The race is likely to be decided on the climb of Willunga Hill, which this year acts as the finale to the six-day race. Richie Porte - now of Trek-Segafredo - has won on Willunga five times, and although the Australian has only gone onto win the overall once, he started this year's race as the outright favourite.
"I'm going to try for GC," Poels told Cyclingnews from the race.
"We have done recon and it's going to be hard with the weather. I think the race suits me well. I've started the season well sometimes but in other years it takes me some time but we'll see. It would be nice to have a new winner on Willunga but we'll try."
Team Sky have come to the Tour Down Under with a mix of Classics, Grand Tour and one-day specialists. They have a squad that will take on a block of racing that also includes the Cadel Evans race and the Herald Sun Tour, with Poels expected to lead the line throughout the block of racing.
Poels is well versed in having opportunities in week-long and one-day races. However, since his move to Team Sky five years ago he has been utilized as a super domestique in Grand Tours. There was a top-ten in the 2017 Vuelta a España but that came after Chris Froome won the overall. The 31-year-old is out of contract at the end of this season - regardless of the future of the team's sponsor hunt - but he is comfortable with his place at the British team.
"Two years ago I was sixth in the Vuelta when Chris won the Vuelta but I'm comfortable and have my own chances in other races," he told Cyclingnews.
"This is an important year for me again though because I need to make a choice about my next contract. If I could choose now I'd like to stay. When I signed again two years ago you're aware of the choice that you make. It might mean you have fewer opportunities but you take a risk knowing that you still have opportunities in other races. I get really good support, and I'm a better rider here than when I joined. There are a lot of pluses.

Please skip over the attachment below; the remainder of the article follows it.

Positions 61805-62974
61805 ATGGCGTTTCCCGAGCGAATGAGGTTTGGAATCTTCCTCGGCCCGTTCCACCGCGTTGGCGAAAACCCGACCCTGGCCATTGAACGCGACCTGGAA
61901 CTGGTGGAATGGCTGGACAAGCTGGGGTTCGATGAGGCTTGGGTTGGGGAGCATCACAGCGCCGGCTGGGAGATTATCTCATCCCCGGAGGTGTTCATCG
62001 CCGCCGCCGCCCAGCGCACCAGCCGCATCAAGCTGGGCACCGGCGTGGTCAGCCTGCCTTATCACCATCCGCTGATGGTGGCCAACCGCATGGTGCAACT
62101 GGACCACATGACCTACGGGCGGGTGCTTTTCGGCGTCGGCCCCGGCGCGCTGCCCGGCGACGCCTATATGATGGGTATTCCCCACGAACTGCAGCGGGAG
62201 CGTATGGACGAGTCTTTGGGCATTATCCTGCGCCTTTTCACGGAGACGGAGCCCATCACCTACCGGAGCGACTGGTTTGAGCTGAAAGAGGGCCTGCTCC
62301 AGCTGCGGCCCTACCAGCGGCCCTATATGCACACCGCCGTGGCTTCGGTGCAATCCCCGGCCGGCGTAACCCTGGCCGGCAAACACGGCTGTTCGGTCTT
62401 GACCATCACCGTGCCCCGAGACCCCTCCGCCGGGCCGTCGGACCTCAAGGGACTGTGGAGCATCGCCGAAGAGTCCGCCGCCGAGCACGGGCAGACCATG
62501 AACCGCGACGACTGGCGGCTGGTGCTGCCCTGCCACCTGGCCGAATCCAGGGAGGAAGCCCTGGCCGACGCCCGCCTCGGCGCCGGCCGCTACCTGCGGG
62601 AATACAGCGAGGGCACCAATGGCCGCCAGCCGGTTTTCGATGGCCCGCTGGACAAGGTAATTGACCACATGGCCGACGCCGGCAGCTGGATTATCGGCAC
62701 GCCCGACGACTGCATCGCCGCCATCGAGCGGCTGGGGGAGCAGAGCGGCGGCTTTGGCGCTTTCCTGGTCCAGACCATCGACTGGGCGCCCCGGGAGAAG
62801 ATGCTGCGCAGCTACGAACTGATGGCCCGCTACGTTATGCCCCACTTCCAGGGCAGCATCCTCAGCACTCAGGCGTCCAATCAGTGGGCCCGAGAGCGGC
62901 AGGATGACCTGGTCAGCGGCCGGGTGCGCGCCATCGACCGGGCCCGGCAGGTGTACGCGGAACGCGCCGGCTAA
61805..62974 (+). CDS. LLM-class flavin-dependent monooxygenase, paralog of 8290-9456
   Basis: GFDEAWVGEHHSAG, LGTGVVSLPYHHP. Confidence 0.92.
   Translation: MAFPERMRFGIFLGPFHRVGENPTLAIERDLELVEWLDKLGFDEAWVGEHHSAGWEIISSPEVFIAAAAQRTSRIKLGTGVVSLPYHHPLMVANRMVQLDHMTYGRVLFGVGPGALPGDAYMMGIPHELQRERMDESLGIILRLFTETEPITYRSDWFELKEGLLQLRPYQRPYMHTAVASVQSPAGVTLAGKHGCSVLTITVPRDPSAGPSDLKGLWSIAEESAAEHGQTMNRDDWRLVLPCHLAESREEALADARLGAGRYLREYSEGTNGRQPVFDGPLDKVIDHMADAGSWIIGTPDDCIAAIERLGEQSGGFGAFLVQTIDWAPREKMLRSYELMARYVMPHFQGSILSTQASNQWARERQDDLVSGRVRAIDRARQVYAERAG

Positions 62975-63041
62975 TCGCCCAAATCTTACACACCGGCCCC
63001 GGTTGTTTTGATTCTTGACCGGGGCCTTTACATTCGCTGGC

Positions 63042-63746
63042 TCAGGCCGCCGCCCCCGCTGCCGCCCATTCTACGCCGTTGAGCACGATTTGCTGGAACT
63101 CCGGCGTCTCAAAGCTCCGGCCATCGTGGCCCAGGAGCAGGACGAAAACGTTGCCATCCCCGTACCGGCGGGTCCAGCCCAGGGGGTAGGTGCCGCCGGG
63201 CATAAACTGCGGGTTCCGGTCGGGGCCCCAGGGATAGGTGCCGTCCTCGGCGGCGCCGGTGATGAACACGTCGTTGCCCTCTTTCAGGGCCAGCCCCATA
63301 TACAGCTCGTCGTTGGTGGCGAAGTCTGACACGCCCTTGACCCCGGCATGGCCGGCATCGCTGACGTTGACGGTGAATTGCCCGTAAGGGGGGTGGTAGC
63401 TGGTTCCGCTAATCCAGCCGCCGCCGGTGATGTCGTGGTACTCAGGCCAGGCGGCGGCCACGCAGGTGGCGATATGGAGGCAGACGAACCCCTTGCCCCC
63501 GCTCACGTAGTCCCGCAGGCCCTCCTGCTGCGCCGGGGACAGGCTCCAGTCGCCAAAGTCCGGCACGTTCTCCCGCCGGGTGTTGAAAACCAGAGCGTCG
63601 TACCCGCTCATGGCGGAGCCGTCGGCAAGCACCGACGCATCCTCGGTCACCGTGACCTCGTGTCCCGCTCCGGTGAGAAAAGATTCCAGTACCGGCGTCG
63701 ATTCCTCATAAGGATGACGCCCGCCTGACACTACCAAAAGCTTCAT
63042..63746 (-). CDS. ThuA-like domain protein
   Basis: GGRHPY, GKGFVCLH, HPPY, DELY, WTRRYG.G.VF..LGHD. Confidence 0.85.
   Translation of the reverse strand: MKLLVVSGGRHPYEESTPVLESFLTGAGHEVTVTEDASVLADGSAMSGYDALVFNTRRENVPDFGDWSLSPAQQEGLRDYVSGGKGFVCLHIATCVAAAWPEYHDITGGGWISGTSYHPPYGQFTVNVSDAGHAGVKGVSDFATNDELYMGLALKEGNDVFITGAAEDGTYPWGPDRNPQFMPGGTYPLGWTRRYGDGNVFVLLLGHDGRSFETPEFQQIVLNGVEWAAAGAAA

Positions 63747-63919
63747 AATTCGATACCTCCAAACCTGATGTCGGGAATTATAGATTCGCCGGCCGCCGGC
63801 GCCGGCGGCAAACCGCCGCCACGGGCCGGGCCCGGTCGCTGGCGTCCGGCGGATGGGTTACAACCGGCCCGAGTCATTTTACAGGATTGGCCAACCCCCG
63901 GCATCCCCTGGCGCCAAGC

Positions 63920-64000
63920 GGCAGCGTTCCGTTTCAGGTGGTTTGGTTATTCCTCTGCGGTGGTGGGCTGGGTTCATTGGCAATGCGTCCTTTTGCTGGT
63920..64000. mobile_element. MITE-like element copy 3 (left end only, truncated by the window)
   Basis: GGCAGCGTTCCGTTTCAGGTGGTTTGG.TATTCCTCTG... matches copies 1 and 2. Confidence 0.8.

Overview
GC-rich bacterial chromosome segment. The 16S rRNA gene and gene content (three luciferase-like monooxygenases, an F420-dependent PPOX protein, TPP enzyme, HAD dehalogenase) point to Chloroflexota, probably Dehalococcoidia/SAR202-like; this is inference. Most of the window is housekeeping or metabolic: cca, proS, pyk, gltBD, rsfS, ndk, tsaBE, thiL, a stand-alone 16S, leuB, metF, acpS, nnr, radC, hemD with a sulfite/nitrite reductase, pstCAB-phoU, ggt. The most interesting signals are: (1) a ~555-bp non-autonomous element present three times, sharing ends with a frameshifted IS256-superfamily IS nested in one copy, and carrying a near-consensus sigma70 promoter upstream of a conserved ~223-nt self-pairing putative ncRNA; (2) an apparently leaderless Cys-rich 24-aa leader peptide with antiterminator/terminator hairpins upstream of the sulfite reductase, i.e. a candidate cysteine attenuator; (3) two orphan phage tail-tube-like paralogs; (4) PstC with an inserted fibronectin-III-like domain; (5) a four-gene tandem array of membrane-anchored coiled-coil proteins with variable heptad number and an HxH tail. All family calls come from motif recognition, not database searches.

"I don't feel like I've lost an opportunity. Sixth in the Vuelta with another team is super amazing but when it happens here and Chris wins it's different."
Poels is likely to attract interest from several rival teams in the transfer market. Several squads will value his experience and ability to perform in a number of areas but the former Quick-Step rider is settled and believes that if the Team Sky management can find a new backer he would prefer to stay.
"Some things you have control over, some you don't but I believe in Dave Brailsford, and the people in the background. I think they'll find a sponsor but that's cycling. Some teams come and go. I was in the same situation with Vacansoleil. It's better to concentrate on your own performance and that of the team. You get respect back for the work that you do, especially in the Grand Tours."
This year Poels will aim for a number of week-long stage races and the Ardennes before focusing and preparing for the Tour de France.
"I'll try and go for the Tour again, so hopefully I'll be selected. In terms of my position, it depends on how it goes with climbing. Last year I had to do a bit more work early on and I had the Giro in my legs. If I can choose I prefer to be the last man but you need to have the legs for something like that."
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Daniel Benson is the Editor in Chief at both Cyclingnews.com and BikePerfect.com. Based in the UK, he has worked within cycling for almost 15 years, and he joined the Cyclingnews team in 2008 as the site's first UK-based Managing Editor. In that time, he has reported on over a dozen editions of the Tour de France, several World Championships, the Tour Down Under, Spring Classics, and the London 2012 Olympic Games. With the help of the excellent editorial team, he runs the coverage on Cyclingnews and has interviewed leading figures in the sport including UCI Presidents and Tour de France winners.
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